Fathers of the Church

Letter XVI

Description

In this letter to Augustine, Maximus of Madaura argues there is one supreme God who is worshipped in many forms in traditional Roman religion; he criticizes Christians for abandoning traditional worship and for exalting even the most stubborn of impious persons, the martyrs, above the traditional gods. Augustine responds in letter XVII.

Provenance

The correspondence of St. Augustine that has been preserved includes more than 270 letters, including well over 200 written by him. Those numbered 1-30 span the period between his conversion and his episcopal ordination.

by Augustine of Hippo in 390 | translated by J. G. Cunningham

FROM MAXIMUS OF MADAURA TO AUGUSTIN.

1. Desiring to be frequently made glad by communications from you, and by the stimulus of your reasoning with which in a most pleasant way, and without violation of good feeling, you recently attacked me, I have not forborne from replying to you in the same spirit, lest you should call my silence an acknowledgment of being in the wrong. But I beg you to give these sentences an indulgent kindly hearing, if you judge them to give evidence of the feebleness of old age.

Grecian mythology tells us, but without sufficient warrant for our believing the statement, that Mount Olympus is the dwelling-place of the gods. But we actually see the market-place of our town occupied by a crowd of beneficent deities; and we approve of this. Who could ever be so frantic and infatuated as to deny that there is one supreme God, without beginning, without natural offspring, who is, as it were, the great and mighty Father of all? The powers of this Deity, diffused throughout the universe which He has made, we worship under many names, as we are all ignorant of His true name, the name God being common to all kinds of religious belief. Thus it comes, that while in diverse supplications we approach separately, as it were, certain parts of the Divine Being, we are seen in reality to be the worshippers of Him in whom all these parts are one.

2. Such is the greatness of your delusion in another matter, that I cannot conceal the impatience with which I regard it. For who can bear to find Mygdo honoured above that Jupiter who hurls the thunderbolt; or (Sanae) above Juno, Minerva, Venus, and Vesta; or the arch-martyr Namphanio (oh horror!) above all the immortal gods together? Among the immortals, Lucitas also is looked up to with no less religious reverence, and others in an endless list (having names abhorred both by gods and by men), who, when they met the ignominious end which their character and conduct had deserved, put the crowning act upon their criminal career by affecting to die nobly in a good cause, though conscious of the infamous deeds for which they were condemned. The tombs of these men (it is a folly almost beneath our notice) are visited by crowds of simpletons, who forsake our temples and despise the memory of their ancestors, so that the prediction of the indignant bard is notably fulfilled: "Rome shall, in the temples of the gods, swear by the shades of men." To me it almost seems at this time as if a second campaign of Actium had begun, in which Egyptian monsters, doomed soon to perish, dare to brandish their weapons against the gods of the Romans.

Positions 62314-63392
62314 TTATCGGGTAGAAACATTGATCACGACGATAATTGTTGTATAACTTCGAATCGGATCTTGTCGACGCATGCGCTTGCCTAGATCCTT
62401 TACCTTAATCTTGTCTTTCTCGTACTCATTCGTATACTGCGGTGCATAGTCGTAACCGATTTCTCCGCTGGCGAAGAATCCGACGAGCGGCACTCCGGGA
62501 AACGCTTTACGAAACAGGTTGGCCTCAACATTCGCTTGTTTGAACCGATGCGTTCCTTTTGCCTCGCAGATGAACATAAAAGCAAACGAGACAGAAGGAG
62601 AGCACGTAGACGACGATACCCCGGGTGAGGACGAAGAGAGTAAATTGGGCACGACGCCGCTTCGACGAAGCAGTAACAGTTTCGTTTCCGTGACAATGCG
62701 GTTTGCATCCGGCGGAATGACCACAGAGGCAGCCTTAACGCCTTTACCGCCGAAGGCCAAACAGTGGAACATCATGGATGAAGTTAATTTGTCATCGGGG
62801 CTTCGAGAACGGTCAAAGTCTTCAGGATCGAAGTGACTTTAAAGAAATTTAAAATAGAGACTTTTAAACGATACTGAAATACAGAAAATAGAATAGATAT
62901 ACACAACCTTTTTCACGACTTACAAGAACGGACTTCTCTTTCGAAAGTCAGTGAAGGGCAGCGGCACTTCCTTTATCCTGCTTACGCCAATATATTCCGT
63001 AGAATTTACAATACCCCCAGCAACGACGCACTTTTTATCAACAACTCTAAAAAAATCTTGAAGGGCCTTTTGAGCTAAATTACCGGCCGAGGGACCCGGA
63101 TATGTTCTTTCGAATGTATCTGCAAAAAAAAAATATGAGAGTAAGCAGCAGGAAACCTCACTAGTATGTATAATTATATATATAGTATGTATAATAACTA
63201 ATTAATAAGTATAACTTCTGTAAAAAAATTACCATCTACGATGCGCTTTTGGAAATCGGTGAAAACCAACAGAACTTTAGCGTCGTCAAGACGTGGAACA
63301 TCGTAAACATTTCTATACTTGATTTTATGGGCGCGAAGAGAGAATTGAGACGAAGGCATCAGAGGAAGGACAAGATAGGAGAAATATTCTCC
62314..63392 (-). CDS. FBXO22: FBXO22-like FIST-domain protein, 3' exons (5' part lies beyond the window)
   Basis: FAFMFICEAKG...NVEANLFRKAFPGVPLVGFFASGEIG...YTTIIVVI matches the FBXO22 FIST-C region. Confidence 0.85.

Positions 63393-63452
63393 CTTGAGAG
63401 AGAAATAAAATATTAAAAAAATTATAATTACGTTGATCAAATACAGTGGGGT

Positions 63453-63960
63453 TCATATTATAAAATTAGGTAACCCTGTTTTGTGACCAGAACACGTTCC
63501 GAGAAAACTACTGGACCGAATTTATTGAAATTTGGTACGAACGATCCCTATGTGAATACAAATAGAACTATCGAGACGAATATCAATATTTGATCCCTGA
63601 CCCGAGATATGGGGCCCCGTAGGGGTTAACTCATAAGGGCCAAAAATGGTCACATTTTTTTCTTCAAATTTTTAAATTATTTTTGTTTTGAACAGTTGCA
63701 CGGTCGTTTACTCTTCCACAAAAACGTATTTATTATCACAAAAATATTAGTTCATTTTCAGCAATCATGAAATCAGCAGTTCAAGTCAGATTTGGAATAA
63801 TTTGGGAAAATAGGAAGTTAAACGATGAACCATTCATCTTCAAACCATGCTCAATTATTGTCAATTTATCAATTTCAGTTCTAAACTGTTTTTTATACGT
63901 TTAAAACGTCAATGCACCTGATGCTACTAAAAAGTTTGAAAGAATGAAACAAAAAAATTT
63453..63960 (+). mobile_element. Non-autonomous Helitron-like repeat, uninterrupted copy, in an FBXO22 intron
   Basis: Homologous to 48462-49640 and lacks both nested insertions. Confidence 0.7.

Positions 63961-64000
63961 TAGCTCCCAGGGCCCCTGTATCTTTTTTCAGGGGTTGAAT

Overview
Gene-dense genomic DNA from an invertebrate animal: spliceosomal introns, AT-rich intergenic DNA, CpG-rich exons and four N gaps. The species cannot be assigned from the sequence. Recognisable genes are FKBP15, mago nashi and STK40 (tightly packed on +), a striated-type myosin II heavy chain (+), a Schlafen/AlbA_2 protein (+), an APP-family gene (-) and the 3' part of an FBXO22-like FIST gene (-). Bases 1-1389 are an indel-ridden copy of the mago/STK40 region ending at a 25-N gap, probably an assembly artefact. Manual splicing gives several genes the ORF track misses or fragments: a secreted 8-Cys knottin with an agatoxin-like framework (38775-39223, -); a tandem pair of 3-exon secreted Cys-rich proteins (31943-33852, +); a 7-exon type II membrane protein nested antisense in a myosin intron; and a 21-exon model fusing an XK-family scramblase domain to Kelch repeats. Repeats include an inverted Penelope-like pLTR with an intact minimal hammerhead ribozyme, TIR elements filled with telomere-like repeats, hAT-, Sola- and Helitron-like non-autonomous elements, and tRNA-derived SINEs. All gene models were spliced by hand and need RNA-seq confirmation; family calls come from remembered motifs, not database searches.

3. But, O man of great wisdom, I beseech you, lay aside and reject for a little while the vigour of your eloquence, which has made you everywhere renowned; lay down also the arguments of Chrysippus, which you are accustomed to use in debate; leave for a brief season your logic, which aims in the forthputting of its energies to leave nothing certain to any one; and show me plainly and actually who is that God whom you Christians claim as belonging specially to you, and pretend to see present among you in secret places. For it is in open day, before the eyes and ears of all men, that we worship our gods with pious supplications, and propitiate them by acceptable sacrifices; and we take pains that these things be seen and approved by all.

4. Being, however, infirm and old, I withdraw myself from further prosecution of this contest, and willingly consent to the opinion of the rhetorician of Mantua, "Each one is drawn by that which pleases himself best."

After this, O excellent man, who hast turned aside from my faith, I have no doubt that this letter will be stolen by some thief, and destroyed by fire or otherwise. Should this happen, the paper will be lost, but not my letter, of which I will always retain a copy, accessible to all religious persons. May you be preserved by the gods, through whom we all, who are mortals on the surface of this earth, with apparent discord but real harmony, revere and worship Him who is the common Father of the gods and of all mortals.

Taken from "The Early Church Fathers and Other Works" originally published by Wm. B. Eerdmans Pub. Co. in English in Edinburgh, Scotland, beginning in 1867. (NPNF I/I, Schaff). The digital version is by The Electronic Bible Society, P.O. Box 701356, Dallas, TX 75370, 214-407-WORD.